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Prince of Darkness Takes a Bite Out of October

San Diego is a town that loves its Halloween. I noticed this when I moved here in the first week of October 1980. Retail shops displayed PVC pumpkins and skulls amid ubiquitous floor-to-shoulder-height displays of bale-sized sacks of chocolate bars. Flimsy, sad, plastic costumes and cheaper masks would cheat children of superhero fantasies or the hope of frightening anyone as a witch or ghost. Adults were wearing thrift-store snap-brims, shades, and $2 suits and ties as the Blues Brothers that year.

Though the Crypt at Park and University, with its window tableaus of S&M torture alongside cobwebs and fright-wigged clowns, were still in America’s Finest Future, it was clear: here is a town, fully four weeks before All Hallow’s Eve, that loves things that go bump in the night.

The whole month of October, some cable channel or other (I don’t work for TV Guide, so look it up yourself ) is presenting Hammer horror films regularly. Aside from my own infatuation with all things dark, this is a rare occasion (okay, less rare these days) for me to wax nostalgic.

Parked in Barbara Ann Delveccio’s father’s 1967 Mercury while wrestling bucket seats, a handful of barbiturates (until recently called “goofballs” by the greaser supplier), and Barbara Ann, I took in (with one eye) Vincent Price in The Pit and the Pendulum on the drive-in screen in Antioch, Illinois. Ah, teen love, before cynicism girded my romantic loins and a full decade before Barbara Ann’s mustache.

Logging on to Hammer’s website: “Launched in 1934, Hammer’s first production was The Public Life of Henry the Ninth.” Not much during the war years but “…in 1955 the success of The Quatermass Xperiment led to Hammer’s move into horror films, including The Curse of Frankenstein in 1957 and Dracula in 1958. A hugely successful run of Gothic monster movies cemented Hammer’s reputation.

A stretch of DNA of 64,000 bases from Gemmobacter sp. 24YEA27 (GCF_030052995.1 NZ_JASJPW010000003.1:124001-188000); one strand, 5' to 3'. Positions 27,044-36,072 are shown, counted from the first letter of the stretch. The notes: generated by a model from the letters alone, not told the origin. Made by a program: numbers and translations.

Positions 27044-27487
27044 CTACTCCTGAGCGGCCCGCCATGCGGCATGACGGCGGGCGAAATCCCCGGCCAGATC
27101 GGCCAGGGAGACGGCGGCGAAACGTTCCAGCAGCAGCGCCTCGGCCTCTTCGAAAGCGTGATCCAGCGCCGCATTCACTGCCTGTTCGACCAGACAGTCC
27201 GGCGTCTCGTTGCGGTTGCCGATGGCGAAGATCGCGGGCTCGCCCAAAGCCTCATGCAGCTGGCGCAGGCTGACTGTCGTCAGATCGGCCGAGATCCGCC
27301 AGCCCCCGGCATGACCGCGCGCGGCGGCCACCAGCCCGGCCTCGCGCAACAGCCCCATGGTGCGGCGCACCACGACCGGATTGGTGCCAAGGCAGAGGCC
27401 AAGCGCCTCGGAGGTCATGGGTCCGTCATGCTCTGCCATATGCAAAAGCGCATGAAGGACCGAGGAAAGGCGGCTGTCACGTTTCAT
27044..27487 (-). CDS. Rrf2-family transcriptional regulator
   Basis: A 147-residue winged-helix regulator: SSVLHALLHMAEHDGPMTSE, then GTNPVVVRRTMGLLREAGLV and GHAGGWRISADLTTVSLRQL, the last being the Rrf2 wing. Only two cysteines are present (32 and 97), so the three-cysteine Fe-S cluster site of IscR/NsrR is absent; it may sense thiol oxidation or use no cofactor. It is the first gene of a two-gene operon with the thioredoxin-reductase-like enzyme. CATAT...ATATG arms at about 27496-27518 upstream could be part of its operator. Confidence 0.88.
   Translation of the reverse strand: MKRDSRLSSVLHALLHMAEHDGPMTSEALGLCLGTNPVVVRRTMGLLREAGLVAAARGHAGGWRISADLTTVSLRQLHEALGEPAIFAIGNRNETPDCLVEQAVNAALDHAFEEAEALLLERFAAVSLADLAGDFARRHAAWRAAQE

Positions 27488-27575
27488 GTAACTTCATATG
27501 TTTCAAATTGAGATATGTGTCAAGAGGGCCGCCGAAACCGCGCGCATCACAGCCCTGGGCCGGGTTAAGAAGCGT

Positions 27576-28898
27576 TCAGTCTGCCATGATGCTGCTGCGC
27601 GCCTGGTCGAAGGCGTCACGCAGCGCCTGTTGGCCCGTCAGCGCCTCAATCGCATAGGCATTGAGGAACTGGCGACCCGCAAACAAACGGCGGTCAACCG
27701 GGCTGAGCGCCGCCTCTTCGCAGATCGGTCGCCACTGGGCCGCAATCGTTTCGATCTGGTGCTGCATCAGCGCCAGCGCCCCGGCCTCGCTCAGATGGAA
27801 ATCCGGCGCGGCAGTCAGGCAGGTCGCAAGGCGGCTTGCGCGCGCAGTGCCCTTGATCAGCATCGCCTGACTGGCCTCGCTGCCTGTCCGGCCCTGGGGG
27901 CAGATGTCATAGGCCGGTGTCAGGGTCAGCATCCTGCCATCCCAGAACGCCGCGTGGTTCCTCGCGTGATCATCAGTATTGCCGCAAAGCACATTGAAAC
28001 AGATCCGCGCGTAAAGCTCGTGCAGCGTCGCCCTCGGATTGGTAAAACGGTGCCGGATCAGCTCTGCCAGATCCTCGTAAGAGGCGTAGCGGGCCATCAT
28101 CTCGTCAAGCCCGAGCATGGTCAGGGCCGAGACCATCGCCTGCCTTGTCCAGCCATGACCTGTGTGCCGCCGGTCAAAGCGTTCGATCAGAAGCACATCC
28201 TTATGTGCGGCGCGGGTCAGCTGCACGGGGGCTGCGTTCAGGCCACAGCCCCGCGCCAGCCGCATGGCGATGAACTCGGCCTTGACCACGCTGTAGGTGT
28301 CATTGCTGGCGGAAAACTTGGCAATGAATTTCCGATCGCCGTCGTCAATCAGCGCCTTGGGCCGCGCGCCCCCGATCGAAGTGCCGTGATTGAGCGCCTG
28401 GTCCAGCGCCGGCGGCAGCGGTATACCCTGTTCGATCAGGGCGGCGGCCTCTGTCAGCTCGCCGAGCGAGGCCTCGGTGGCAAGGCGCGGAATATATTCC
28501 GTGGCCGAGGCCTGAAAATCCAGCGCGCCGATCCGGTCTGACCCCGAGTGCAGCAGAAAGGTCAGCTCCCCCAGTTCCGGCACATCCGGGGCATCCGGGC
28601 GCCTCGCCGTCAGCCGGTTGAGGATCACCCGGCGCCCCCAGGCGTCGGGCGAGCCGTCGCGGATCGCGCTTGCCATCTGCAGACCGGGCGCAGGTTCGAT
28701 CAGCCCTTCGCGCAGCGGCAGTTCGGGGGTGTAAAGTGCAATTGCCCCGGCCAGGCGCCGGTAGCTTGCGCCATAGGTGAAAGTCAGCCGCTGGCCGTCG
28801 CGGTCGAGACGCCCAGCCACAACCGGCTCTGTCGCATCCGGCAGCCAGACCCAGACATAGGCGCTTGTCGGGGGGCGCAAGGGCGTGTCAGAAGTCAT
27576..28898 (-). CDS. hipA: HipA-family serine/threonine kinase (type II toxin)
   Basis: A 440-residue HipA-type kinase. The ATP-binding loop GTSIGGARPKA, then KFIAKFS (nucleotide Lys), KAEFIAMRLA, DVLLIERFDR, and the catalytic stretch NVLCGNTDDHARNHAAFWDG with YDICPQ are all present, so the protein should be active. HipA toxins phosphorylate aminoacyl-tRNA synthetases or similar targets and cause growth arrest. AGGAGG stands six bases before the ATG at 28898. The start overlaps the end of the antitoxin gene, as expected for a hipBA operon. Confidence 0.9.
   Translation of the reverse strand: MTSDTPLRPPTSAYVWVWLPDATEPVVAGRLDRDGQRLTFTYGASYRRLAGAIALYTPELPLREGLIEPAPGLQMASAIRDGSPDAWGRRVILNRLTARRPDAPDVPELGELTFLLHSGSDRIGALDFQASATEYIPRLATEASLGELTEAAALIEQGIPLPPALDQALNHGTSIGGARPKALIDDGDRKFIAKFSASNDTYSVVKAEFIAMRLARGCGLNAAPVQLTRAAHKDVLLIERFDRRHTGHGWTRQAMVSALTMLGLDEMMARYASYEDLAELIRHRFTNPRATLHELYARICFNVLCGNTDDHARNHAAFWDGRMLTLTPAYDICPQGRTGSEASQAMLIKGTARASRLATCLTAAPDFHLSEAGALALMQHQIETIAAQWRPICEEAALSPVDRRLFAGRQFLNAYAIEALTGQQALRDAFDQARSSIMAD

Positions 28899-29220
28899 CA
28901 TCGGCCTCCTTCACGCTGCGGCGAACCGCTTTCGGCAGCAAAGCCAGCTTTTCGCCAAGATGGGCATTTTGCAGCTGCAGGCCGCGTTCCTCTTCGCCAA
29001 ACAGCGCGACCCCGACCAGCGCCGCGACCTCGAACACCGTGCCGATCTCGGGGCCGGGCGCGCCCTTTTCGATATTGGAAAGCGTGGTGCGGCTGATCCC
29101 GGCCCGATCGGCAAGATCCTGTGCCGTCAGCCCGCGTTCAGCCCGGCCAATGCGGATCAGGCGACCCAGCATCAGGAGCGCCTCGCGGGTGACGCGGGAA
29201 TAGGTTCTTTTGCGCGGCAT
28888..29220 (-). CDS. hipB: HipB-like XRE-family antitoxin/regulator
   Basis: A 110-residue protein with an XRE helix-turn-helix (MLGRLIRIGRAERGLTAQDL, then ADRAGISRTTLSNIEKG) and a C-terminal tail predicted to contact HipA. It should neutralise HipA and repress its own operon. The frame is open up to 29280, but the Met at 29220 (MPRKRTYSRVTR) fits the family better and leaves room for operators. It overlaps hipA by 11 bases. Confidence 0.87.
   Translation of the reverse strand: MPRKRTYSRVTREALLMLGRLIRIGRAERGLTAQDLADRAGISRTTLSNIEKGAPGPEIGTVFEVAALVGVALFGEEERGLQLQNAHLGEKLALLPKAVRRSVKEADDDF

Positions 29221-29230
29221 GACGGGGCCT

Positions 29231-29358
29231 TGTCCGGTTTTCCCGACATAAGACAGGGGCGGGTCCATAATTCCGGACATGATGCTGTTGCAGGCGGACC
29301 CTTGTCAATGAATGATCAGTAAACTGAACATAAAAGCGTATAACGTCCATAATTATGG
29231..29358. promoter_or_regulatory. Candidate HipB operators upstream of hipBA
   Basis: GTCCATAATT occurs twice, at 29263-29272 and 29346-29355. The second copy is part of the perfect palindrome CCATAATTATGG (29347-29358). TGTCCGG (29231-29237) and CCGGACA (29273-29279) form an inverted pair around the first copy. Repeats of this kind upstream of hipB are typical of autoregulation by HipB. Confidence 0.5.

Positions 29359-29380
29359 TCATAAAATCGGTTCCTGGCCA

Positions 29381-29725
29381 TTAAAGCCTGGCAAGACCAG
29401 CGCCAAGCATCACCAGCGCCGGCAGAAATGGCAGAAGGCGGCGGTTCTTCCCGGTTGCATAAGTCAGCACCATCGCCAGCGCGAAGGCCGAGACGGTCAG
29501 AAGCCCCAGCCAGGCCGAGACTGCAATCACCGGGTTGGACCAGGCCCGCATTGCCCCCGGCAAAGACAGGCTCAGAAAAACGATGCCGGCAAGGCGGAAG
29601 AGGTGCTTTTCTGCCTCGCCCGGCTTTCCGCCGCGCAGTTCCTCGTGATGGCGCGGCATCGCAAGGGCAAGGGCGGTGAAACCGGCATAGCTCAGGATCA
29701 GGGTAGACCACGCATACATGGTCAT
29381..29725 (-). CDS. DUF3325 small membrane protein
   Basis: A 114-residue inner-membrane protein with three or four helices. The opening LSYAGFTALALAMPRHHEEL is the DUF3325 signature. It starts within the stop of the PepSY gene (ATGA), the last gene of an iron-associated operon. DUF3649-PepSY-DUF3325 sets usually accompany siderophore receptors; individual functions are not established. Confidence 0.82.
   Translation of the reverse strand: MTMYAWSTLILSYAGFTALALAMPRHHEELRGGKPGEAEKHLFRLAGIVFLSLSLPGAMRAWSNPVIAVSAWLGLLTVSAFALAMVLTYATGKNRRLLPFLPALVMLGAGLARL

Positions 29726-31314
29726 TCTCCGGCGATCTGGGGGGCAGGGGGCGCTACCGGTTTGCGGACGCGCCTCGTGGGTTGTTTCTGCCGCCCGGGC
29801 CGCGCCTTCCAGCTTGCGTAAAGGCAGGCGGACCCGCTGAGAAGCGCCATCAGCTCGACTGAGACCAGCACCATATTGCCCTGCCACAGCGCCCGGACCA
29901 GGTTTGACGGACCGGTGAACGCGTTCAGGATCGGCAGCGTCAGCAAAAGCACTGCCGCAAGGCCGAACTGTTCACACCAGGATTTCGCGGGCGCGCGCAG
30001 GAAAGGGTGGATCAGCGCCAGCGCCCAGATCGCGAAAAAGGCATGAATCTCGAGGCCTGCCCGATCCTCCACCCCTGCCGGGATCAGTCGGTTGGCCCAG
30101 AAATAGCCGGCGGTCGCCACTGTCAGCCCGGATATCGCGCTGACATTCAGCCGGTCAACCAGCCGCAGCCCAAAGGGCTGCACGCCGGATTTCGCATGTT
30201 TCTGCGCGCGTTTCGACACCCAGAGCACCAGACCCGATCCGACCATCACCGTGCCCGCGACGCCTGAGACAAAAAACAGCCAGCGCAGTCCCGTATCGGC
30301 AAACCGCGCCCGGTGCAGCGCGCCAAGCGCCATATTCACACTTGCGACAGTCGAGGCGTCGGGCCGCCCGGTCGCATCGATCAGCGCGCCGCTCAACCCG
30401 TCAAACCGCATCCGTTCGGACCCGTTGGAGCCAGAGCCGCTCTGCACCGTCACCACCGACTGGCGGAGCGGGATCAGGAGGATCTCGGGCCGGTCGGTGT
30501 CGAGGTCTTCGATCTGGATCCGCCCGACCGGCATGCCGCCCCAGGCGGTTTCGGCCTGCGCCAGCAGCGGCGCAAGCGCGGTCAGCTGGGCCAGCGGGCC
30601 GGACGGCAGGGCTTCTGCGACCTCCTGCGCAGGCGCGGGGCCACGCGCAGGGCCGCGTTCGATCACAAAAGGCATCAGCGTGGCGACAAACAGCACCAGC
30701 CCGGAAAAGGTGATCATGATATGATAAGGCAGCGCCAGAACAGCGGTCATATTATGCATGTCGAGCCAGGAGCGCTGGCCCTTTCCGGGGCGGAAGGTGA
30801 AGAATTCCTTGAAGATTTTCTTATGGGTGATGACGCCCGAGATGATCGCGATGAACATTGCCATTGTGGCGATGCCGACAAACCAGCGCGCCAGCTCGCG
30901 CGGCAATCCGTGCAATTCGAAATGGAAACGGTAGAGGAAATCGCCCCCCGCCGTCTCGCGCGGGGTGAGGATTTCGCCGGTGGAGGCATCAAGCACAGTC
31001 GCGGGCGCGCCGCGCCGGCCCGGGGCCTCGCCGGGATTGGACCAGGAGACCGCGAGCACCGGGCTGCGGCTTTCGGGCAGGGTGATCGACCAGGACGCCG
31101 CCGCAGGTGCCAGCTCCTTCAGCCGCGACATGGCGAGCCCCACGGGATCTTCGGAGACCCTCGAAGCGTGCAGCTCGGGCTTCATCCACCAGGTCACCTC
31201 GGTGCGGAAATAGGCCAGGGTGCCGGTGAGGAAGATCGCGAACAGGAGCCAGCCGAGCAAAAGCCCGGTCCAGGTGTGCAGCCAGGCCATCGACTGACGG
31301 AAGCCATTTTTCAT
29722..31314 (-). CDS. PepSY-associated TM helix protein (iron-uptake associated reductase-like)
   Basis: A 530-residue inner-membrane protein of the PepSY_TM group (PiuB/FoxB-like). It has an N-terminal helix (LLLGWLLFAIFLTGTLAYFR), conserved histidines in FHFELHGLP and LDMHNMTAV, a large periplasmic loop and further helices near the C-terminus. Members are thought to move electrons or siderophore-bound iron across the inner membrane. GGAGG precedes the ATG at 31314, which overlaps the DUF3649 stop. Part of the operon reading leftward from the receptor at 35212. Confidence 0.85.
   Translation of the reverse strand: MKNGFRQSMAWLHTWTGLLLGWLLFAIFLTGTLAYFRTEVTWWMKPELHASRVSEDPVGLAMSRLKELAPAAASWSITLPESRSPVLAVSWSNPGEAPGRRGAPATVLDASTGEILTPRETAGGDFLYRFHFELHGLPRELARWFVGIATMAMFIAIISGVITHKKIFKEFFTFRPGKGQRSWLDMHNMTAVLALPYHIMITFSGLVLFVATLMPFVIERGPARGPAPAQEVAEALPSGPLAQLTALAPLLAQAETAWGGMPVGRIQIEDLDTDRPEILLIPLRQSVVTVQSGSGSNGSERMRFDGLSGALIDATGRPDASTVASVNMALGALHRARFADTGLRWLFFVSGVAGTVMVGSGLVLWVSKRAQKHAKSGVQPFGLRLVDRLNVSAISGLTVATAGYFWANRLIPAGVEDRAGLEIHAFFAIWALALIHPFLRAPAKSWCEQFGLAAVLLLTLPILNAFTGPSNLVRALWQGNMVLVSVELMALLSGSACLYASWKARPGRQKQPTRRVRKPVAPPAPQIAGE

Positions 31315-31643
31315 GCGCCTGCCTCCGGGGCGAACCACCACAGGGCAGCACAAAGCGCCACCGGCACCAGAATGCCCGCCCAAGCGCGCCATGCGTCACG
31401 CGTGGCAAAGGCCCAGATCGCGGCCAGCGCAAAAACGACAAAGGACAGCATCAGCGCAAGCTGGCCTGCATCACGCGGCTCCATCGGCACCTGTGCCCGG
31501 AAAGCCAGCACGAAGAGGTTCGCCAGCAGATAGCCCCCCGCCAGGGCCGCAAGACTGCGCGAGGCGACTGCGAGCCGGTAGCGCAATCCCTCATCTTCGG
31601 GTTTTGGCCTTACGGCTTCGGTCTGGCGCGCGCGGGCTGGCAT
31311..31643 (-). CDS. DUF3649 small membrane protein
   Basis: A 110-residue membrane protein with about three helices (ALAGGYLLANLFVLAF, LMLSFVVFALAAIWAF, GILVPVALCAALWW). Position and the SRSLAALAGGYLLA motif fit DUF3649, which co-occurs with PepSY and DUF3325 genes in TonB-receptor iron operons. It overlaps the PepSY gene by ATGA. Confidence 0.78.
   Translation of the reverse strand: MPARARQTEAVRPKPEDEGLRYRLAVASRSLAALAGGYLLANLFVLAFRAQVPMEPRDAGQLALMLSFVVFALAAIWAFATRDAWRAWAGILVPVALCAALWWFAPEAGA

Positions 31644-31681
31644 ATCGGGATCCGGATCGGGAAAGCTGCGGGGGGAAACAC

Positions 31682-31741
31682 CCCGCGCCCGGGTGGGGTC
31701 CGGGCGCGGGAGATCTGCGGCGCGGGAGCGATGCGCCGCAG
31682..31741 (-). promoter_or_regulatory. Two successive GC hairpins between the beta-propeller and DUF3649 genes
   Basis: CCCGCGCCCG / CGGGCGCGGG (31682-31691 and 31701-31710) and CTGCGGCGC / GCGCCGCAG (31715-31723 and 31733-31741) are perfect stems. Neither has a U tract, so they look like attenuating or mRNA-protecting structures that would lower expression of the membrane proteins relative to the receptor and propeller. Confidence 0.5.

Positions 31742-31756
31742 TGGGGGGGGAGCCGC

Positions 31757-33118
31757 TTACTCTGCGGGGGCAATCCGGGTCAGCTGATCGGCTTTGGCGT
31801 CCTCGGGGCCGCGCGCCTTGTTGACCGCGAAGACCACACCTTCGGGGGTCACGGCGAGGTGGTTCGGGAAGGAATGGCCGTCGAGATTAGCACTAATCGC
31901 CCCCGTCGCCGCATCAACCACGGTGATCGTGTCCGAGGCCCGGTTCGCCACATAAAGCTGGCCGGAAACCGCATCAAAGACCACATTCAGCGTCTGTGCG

“Half-way through the 1960s deals were struck with Seven Arts and Twentieth Century Fox, which led to further horror classics, including The Plague of the Zombies, Quatermass, The Pit, and The Devil Rides Out, in addition to successful adventure films, including One Million Years BC… [I]n 1968, the company received the Queen’s Award for Industry. The 1970s saw a clutch of vampire movies and some lucrative movie spin-offs from British sitcoms. To the Devil a Daughter was the last Hammer horror feature in 1976….”

I continued my fumbling with a willing partner (singular, you’ll note; I later married her) often at drive-ins and often with a Hammer film soundtrack as a background. To the Devil a Daughter was one of the movies, and I had read the Dennis Wheatley novel beforehand. I seem to remember another Vincent Price performance in The Abominable Doctor Phibes, though I don’t think it was a Hammer production. Still, though I had changed over the years (the drugs were better: Quaaludes instead of Seconal), and I was more literate (I had read all of Poe and was working my way through Wheaton’s oeuvre: The Satanist, The Devil Rides Out, etc.), true existential horror lay ahead of me. I had yet to experience divorce, cancer, and a few other life-threatening diseases...as well as trying to replace a lost I.D. at the California Department of Motor Vehicles and trying to locate a dentist on a Sunday.

Speaking of Hammer, though, I recently picked up The Mammoth Book of Best New Horror 19, edited by Stephen Jones. In Jones’s introduction, I read: “In October [2007], the original cape worn by Christopher Lee in Hammer’s 1958 version of Dracula was discovered in a London fancy-dress shop. The shop called upon the actor to verify that the item was authentic. Apparently missing for 30 years and worth an estimated 24,000 British pounds sterling [$45,000?], the cape was discovered during an annual stock check at Angel’s Fancy Dress, who had been hiring it out to customers at Halloween. The long overcoat worn by Peter Cushing’s Van Helsing in the film was found at the same time.”

What is this compulsion to evoke that iron dark that holds us as enraptured as a mongoose before a cobra, and especially at this time of year? Arthur Machen suggested as he looked at the world:

“I say that all these are but dreams and shadows; the shadows that hide the real world from our eyes. There is a real world, but it is beyond this glamour and this vision, beyond…dreams in a career, beyond them all as beyond a veil. I do not know whether any human being has ever lifted that veil…. You may think this all strange nonsense; it may be strange, but it is true.…” — The Great God Pan.